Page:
When riot police broke up a recent protest over a forced eviction, Vietnam’s bloggers were ready — hidden in nearby trees, they documented the entire incident and quickly posted videos and photos online.
Their shaky images spread like wildfire on Facebook, in a sign of growing online defiance in Vietnam, in the face of efforts by authorities to rein in the country’s Internet community.
“They follow me, they keep track of what I am writing, they keep track of all dissident bloggers. Anything they can do to harass us, they do,” said blogger Nguyen Thi Dung, one of several bloggers who publicized the April 24 Hung Yen unrest on a variety of websites.
“They have many people browsing the net, reporting things they don’t like, getting them taken down. It is a perfect copy of what the Chinese are doing on the Internet,” she told AFP, asking that her name be changed for her safety.
Authoritarian Vietnam, classed an “enemy of the Internet” by Reporters Without Borders, is drafting a new decree on online content in a bid to clamp down on the country’s increasingly bold blogosphere.
The 60-article draft decree — a translated copy of which was obtained by AFP — bans “abusing the Internet” to oppose the government.
It would force bloggers to post real names and contact details, make news websites obtain government approval to publish, and compel site administrators to report any banned online activity to authorities.
The decree also seeks to make foreign companies that provide online services in Vietnam — like Facebook and Google — cooperate with the government and could force them to locate data centres and offices in the country.
But while some activists and experts see a chilling threat from the draft law, others say the government is fighting a losing battle to police Vietnam’s 30 million plus online community.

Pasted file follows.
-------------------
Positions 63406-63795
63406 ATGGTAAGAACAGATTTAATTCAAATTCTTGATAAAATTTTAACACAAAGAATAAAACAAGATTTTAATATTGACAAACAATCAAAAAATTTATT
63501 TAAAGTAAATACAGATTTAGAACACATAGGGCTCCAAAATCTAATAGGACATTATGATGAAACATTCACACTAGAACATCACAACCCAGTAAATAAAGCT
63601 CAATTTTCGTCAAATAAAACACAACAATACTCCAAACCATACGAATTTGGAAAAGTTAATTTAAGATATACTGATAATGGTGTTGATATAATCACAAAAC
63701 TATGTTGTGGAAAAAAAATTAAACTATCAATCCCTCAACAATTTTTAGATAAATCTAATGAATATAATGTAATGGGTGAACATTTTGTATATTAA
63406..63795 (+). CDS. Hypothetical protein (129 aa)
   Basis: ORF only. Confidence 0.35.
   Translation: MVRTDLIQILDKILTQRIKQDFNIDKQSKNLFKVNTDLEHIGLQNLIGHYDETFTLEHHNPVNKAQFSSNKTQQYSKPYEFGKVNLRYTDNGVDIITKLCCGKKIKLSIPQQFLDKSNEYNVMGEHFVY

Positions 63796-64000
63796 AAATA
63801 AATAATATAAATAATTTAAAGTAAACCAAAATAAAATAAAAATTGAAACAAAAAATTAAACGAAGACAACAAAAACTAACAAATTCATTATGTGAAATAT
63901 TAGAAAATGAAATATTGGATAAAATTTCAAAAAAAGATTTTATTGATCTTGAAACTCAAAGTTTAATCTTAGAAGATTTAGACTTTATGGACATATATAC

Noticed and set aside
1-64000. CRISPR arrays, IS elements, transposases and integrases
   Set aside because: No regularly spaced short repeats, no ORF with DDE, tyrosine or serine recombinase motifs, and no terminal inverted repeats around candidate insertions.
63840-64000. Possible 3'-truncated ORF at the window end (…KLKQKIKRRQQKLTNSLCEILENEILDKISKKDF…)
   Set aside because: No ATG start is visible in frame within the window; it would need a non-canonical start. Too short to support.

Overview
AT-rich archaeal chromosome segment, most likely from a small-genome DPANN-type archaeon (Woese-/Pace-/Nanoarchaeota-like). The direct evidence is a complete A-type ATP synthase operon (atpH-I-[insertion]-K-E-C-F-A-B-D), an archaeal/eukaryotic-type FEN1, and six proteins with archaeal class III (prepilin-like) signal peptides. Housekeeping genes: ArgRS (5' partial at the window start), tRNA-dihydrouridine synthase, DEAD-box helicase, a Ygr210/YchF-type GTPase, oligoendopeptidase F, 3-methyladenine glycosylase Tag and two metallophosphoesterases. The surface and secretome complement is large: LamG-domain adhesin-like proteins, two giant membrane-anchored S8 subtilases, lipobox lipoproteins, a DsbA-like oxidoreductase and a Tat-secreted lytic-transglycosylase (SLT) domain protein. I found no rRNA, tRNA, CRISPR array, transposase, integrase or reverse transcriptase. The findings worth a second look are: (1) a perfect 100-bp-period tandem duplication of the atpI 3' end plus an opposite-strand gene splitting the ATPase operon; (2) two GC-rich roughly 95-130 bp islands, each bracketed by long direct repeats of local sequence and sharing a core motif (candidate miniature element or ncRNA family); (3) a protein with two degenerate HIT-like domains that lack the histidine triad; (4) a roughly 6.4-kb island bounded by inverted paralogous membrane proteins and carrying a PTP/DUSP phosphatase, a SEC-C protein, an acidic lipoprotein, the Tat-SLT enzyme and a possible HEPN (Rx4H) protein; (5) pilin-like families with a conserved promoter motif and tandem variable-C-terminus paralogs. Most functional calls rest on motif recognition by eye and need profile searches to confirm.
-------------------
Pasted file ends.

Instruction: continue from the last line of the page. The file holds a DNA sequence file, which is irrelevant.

“Any kind of imposing of new limits will just lead to new ways of overcoming all difficulties to get through the firewall,” one blogger said on condition of anonymity.
“People will always find new, creative ways to access banned sites — like they already do with Facebook [which is sporadically blocked in Vietnam] now,” he said.
David Brown, a retired US diplomat who served in several posts throughout Southeast Asia, said the draft decree was “unenforceable.”
At the worst, the decree might give authorities more explicit infractions to charge bloggers with, he said.
But Brown said he doubted that “it will inconvenience Facebook or Google [or] change the de facto relationship of bloggers to the government,” he said.
Internet commentators are increasingly covering sensitive issues such as corruption, territorial disputes with China and rising discontent over land rights, often linking up with disaffected communities.
In the past, journalists set up blogs to spread information not published in the mainstream press, but “the recent phenomenon of bloggers going to the sites of land protests to cover it virtually live is new,” said Vietnam expert Carl Thayer.
Hanoi-based Nguyen Xuan Dien’s live-blogging of the Hung Yen eviction — with photos and video of thousands of riot police evicting farmers and beating two journalists covering the protest — quickly went viral, giving the unrest wide coverage despite being virtually ignored in the state media.
Thayer said Vietnam’s new decree is “an attempt to keep up with the times.”
“[It will] tighten the screw on internal dissidents and severely restrict their activities by making them, as well as commercial service providers, responsible for material broadcast or stored on the Internet,” he said.
While censorship is not new in communist Vietnam, New York-based Human Rights Watch has said the country “intensified its repression” of dissidents last year.
Three high-profile bloggers, including one whose case has been raised by US President Barack Obama, are currently awaiting trial in Ho Chi Minh City for “propaganda against the state.”
If implemented, the new rules could “lead to more arbitrary harassment and arrests for online postings and an overall chilling effect that results in greater self-censorship,” HRW’s Phil Robertson told AFP.
Dung agreed the new moves represent the greatest challenge so far for the country’s bloggers.
“If the decree is passed it will provide the police with a very good legal framework to destroy freedom of speech,” she said.